wed 07/12/2022

The Caucasian Chalk Circle, Rose Theatre review - new production of classic proves a gruelling experience | reviews, news & interviews

The Caucasian Chalk Circle, Rose Theatre review - new production of classic proves a gruelling experience

The Caucasian Chalk Circle, Rose Theatre review - new production of classic proves a gruelling experience

Carrie Hope Fletcher one of few bright sparks in a tough evening for the audience

The Company of The Caucasian Chalk Circle - looks like they needed the interval tooIona Firouzabadi

Brecht – as I suppose he intended – is always a shock to the system.

With not a word on what to expect from his commitment to the strictures of epic theatre in the programme, a star of West End musical theatre cast in the lead and a venue with a history of more user-friendly shows, some are going to have to sit up straight in their seats from the very start – including your reviewer.

This new production, the first in London for 25 years, opens on a present day refugee camp, displaced people squabbling over who gets to go home first and what support they can expect when they get there. The names (and the play’s title) suggest the Caucasus, so has the conflict between Azerbaijan and Armenia flared up again? But the names are Georgian, so are we in a future in which Russia has invaded that tiny fearful republic once again? Or is the story more universal and we’re at liberty to consider our desperate men and women as any individuals running from conflicts longing to return home?

One can see why the framing device isn’t always used because such thoughts are still in mind well after The Singer (Zoe West) turns up, the bickering stops and the play-within-a-play begins. Director, Christopher Haydon, has chosen not to use the traditional banners to introduce each episode and does not to keep all his actors and stagehands in plain sight, so the comforts of Brecht’s more obvious non-naturalistic paradigm are denied us and we take more time orienting ourselves to all these characters coming and going. There are more than 50 for the nine actors to create and some of the short cuts used to meet that considerable challenge don’t work. There’s the singing too, but much of it is done initially by The Singer to her own accompaniment and, inescapably, it feels a little like a busker has decamped from the high street and is working the room.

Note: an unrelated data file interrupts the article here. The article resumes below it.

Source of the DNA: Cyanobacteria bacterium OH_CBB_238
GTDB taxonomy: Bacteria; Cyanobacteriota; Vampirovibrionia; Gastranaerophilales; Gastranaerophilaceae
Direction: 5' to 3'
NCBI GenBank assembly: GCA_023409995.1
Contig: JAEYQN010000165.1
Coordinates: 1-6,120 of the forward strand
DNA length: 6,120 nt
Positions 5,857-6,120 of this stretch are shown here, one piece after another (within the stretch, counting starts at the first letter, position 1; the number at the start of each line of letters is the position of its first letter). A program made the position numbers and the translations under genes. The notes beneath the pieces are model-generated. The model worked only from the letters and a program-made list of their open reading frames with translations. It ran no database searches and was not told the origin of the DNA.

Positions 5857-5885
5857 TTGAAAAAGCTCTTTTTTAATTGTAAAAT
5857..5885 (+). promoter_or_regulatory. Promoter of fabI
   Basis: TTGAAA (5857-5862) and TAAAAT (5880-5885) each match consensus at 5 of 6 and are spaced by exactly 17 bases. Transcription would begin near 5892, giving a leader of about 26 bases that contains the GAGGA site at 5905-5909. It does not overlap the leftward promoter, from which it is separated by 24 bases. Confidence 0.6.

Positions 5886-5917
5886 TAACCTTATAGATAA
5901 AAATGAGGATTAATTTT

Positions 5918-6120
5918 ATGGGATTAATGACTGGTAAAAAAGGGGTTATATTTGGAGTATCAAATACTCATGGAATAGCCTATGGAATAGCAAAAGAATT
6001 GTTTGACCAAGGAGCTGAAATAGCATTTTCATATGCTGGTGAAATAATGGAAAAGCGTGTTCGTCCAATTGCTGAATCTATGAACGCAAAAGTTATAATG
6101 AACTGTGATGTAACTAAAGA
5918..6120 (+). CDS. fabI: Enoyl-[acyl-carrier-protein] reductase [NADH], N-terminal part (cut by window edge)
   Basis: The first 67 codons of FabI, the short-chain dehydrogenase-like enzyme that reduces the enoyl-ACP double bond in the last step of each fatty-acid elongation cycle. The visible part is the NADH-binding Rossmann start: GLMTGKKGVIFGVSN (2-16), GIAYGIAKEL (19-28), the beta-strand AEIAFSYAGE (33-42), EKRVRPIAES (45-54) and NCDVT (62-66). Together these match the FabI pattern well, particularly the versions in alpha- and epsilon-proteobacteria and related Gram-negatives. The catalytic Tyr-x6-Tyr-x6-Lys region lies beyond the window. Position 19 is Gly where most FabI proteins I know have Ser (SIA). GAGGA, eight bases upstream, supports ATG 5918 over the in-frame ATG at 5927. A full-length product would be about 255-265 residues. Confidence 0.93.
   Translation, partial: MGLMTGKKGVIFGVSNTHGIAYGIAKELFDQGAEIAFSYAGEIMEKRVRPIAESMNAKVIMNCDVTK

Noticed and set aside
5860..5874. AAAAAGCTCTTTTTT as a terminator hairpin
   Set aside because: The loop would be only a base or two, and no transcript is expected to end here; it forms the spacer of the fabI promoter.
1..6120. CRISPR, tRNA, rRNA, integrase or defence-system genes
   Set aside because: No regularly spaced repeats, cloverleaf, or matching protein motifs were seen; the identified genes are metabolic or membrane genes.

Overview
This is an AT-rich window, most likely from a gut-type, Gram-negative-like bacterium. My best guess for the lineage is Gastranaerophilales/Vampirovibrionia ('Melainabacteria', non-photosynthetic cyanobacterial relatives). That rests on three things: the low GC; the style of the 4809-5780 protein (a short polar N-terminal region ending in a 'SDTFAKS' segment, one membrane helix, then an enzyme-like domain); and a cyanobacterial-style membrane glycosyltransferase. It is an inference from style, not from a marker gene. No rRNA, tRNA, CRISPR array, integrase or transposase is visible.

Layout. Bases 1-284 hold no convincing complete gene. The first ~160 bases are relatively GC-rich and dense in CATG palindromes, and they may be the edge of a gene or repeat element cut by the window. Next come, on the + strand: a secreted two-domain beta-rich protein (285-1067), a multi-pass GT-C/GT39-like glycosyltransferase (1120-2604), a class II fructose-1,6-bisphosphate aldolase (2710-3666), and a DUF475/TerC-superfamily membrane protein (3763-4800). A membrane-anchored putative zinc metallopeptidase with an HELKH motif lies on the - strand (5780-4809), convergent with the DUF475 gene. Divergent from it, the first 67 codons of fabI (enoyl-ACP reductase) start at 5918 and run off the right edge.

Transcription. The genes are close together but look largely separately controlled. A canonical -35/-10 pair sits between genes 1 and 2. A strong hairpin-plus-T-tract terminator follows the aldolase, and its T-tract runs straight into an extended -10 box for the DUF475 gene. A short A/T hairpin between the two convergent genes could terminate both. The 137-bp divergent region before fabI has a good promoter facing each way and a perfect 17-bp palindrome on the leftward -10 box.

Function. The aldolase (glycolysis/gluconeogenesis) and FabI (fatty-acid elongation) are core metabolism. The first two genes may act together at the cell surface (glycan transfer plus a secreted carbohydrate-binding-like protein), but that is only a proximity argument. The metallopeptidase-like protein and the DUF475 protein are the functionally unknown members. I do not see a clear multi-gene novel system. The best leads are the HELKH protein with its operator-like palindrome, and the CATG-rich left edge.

Grusha, a maid, has rescued a baby boy left behind when her mother, the governor’s wife, flees a city disintegrating during conflict. As heir, the baby’s life is endangered by different factions, so Grusha heads for the mountains, her bond with the child strengthening as they deal with the chaos in the countryside and the friends and foes (mainly foes) they run into. Ultimately, she faces a kangaroo court (there is no other kind in this place – nor in ours, the implication) and her love goes up against the governor’s wife’s blood in the circle of the title. Who is the real mother in such circumstances?

Adapter, Steve Waters, does not compromise on our comfort. The first half is a long haul – 90 minutes – and the songs are not a great relief, Michael Henry’s melodies largely lacking in catchy hooks and, with just a strumming guitar to work with, they soon irritate as much as they entertain. The exception, as one would expect, comes when Carrie Hope Fletcher’s Grusha (pictured above) sings and her emotional turmoil emerges fully into the light. But, alas, her wonderful voice is severely underused.

Taking a deep breath to return for the second half – the show runs to a demanding, some might say indulgent, three hours including the interval - much needed comic relief is provided by the sardonic wit of Jonathan Slinger’s Azdak, the only literate man in the town and, via an unlikely turn of events including his rescue from the gallows, the judge for the court convened to decide on the fate of the child. It’s in the character of Azdak that the power of regularly breaking the fourth wall, of treating wholly absurd situations as serious, of language to turn minds, becomes evident, Slinger milks it of course, but to winning effect, eliciting his fair share of laughs from the house.

Though it’s a tough proposition to bring forward so many characters from a relatively small pool of actors, it’s disappointing that regional accents (many very wobbly) are still used as markers of an unsophisticated proletariat. We get that this is a country populated by peoples with different histories and interests, maybe even different ethnicities, but it’s such a hackneyed device to use in 2022. 

While it’s good to know that, even in these most financially straitened of times, a mid-sized, off-West End house like the Rose Theatre can mount its own production of a monument of Brechtian theatre, it’s disappointing to discover that it’s so tough to love. It really doesn’t have to be this hard.  

Comments

This review appears to have been written by someone who has had a brief introduction to Brecht via Cole’s Notes. This new Rose production is brilliant and pertinent. I enjoyed it so much I’m going back for a second viewing.

I'm not sure what Cole's Notes are (is?). I'm glad you liked it and will go again - but differences of opinion are allowed, even encouraged, by theatre. You liked it, I didn't.

My obligation is to make my case in my review, to be fair to the production and to be fair to readers - and do so in an engaging way. The coincidence with others' assessments is not material.

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